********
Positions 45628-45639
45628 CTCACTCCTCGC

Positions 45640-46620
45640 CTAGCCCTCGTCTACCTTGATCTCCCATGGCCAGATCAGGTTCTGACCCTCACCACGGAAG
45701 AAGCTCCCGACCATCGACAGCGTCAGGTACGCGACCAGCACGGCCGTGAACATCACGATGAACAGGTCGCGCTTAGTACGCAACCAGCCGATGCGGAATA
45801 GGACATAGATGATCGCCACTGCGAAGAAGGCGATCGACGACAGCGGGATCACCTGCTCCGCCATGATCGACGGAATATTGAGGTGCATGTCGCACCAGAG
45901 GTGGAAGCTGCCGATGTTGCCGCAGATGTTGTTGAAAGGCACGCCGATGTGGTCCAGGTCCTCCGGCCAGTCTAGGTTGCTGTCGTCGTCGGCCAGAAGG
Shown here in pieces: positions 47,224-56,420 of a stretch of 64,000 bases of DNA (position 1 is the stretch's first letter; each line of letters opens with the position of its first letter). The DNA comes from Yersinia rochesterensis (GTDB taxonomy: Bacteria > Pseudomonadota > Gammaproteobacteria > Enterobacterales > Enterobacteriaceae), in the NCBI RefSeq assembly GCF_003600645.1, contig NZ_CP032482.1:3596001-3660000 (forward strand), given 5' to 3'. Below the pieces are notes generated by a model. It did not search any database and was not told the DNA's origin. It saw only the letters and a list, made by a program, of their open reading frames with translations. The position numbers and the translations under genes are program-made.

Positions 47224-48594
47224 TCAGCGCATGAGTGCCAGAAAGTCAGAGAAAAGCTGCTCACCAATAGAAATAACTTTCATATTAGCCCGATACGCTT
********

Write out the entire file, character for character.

Positions 45628-45639
45628 CTCACTCCTCGC

Positions 45640-46620
45640 CTAGCCCTCGTCTACCTTGATCTCCCATGGCCAGATCAGGTTCTGACCCTCACCACGGAAG
45701 AAGCTCCCGACCATCGACAGCGTCAGGTACGCGACCAGCACGGCCGTGAACATCACGATGAACAGGTCGCGCTTAGTACGCAACCAGCCGATGCGGAATA
45801 GGACATAGATGATCGCCACTGCGAAGAAGGCGATCGACGACAGCGGGATCACCTGCTCCGCCATGATCGACGGAATATTGAGGTGCATGTCGCACCAGAG
45901 GTGGAAGCTGCCGATGTTGCCGCAGATGTTGTTGAAAGGCACGCCGATGTGGTCCAGGTCCTCCGGCCAGTCTAGGTTGCTGTCGTCGTCGGCCAGAAGG
Shown here in pieces: positions 47,224-56,420 of a stretch of 64,000 bases of DNA (position 1 is the stretch's first letter; each line of letters opens with the position of its first letter). The DNA comes from Yersinia rochesterensis (GTDB taxonomy: Bacteria > Pseudomonadota > Gammaproteobacteria > Enterobacterales > Enterobacteriaceae), in the NCBI RefSeq assembly GCF_003600645.1, contig NZ_CP032482.1:3596001-3660000 (forward strand), given 5' to 3'. Below the pieces are notes generated by a model. It did not search any database and was not told the DNA's origin. It saw only the letters and a list, made by a program, of their open reading frames with translations. The position numbers and the translations under genes are program-made.

Positions 47224-48594
47224 TCAGCGCATGAGTGCCAGAAAGTCAGAGAAAAGCTGCTCACCAATAGAAATAACTTTCATATTAGCCCGATACGCTT